Photo by Tom Sharrow/

A recent study conducted by researchers at Harvard showed something that keto enthusiasts have long proclaimed: not all calories are equal. The team’s findings might surprise many dieters trying to lose weight: counting calories may not be enough to lose weight and keep it off. Instead, “the type of calories you consume may influence how likely you are to keep that weight off for the long term.”1

Low-carb diets: they just work better

Ludwig’s study broke participants into the three groups. Each group was assigned a different composition of macros:

  • Group one: 60 percent carbohydrates and 20 percent fat
  • Group two: 40 percent carbohydrates and 40 percent fat
  • Group three: 20 percent carbohydrates and 60 percent fat

(Each group consumed ~20 percent protein to complete their macros.)

The goal of this diet was to maintain weight so researchers could study the metabolic effect that each diet had. They adjusted total calories appropriately to ensure there was little weight change. They also controlled the exercise to ensure it did not affect the outcome.

What they found was striking.

  • The lowest carb group (20 percent carbs) burned an extra 209-278 calories per day when compared to those in the highest carb group (60 percent carbs).
  • The moderate carb group (40 percent carbs) also showed a significant advantage over the highest carb group, burning an additional 100 calories per day in comparison.
  • The production of ghrelin–an appetite-increasing hormone–significantly decreased in the low-carb group.
  • Participants in the low-carb group experienced a greater sensitivity to another hormone, leptin. This hormone sends signals to counteract ghrelin and suppress appetite.
  • Ludwig concluded that “This study raises the possibility that a focus on restricting carbohydrates, rather than calories, may work better for long-term weight control.”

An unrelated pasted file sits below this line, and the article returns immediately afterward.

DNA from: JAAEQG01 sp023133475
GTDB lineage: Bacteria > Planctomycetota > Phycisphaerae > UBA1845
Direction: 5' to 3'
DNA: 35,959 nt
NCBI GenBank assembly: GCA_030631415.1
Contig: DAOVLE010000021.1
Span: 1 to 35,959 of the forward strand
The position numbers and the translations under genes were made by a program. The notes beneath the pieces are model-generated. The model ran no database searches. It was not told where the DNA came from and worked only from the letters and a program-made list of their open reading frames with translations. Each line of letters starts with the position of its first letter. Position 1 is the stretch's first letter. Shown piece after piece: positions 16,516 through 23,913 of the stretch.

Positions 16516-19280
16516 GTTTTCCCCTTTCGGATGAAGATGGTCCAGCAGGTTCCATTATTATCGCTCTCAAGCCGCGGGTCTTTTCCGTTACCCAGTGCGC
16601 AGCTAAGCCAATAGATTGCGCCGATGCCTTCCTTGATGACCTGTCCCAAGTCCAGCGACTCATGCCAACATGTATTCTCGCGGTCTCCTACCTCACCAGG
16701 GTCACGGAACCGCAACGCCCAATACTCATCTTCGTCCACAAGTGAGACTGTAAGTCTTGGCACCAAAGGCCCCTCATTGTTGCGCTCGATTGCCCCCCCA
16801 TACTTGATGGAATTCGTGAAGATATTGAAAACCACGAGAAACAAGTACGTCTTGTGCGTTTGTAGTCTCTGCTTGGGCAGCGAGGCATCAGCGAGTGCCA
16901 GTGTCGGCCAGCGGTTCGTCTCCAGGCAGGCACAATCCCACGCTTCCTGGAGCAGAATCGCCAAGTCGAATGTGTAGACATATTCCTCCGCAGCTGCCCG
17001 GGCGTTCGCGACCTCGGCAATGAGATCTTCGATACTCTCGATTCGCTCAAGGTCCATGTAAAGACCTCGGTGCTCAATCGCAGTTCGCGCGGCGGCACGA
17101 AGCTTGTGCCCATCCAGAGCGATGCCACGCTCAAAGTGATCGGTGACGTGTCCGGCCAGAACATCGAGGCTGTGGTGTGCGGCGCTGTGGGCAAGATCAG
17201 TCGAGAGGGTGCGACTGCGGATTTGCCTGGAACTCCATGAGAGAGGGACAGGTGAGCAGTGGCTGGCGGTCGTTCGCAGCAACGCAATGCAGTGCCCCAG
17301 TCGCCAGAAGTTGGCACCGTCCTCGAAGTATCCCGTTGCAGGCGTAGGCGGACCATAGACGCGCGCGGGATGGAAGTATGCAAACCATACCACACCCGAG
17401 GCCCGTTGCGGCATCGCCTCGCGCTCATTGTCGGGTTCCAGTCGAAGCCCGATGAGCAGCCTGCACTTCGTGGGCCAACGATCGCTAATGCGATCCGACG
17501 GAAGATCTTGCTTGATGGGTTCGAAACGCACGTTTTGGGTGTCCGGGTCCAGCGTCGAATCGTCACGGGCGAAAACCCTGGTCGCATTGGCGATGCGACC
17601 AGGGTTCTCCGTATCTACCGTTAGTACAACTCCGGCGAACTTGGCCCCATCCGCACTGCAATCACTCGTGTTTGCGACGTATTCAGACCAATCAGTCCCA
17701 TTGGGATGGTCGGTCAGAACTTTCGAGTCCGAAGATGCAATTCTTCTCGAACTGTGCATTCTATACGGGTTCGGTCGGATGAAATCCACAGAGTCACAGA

Essentially, the lower your carb intake, the higher your metabolism. Why? As a person consumes highly processed carbs (think refined breads, sweets, etc.), the body produces a high level of insulin. This study affirms what researchers theorize: that these high insulin levels “cause energy from the food to be stored more easily as fat, and may increase hunger and food cravings, lower energy expenditure, and promote weight gain.”

Also, the study notes that “The human body is designed to protect itself when it sheds weight…by increasing the urge to eat while slowing down the metabolism and more efficiently storing fat.” Apparently switching to a low-carb diet significantly lessens the impact of this natural process.

What this means for keto

Although this study affirms many claims of keto proponents (especially the idea of macros), going low-carb is not the same as keto. By going to an even lower-carb diet (think five percent of your macros or less), the process of ketosis kicks the body into its most efficient fat-burning mechanisms.

As this research shows, cutting calories isn’t enough to lose weight if you want to keep it off. Instead, we must look deeply into how our bodies convert food to energy. This is the goal of the keto diet: working with your body to burn the right kind of energy in the most efficient way possible.


The content on this website should not be taken as medical advice and you should ALWAYS consult with your doctor before starting any diet or exercise program. We provide nutritional data for our recipes as a courtesy to our readers. We use Total Keto Diet app software to calculate the nutrition and we remove fiber and sugar alcohols, like erythritol, from the total carbohydrate count to get to the net carb count, as they do not affect your blood glucose levels. You should independently calculate nutritional information on your own and not rely on our data. The website or content herein is not intended to cure, prevent, diagnose or treat any disease. This website shall not be liable for adverse reactions or any other outcome resulting from the use of recipes or recommendations on the Website or actions you take as a result. Any action you take is strictly at your own risk.

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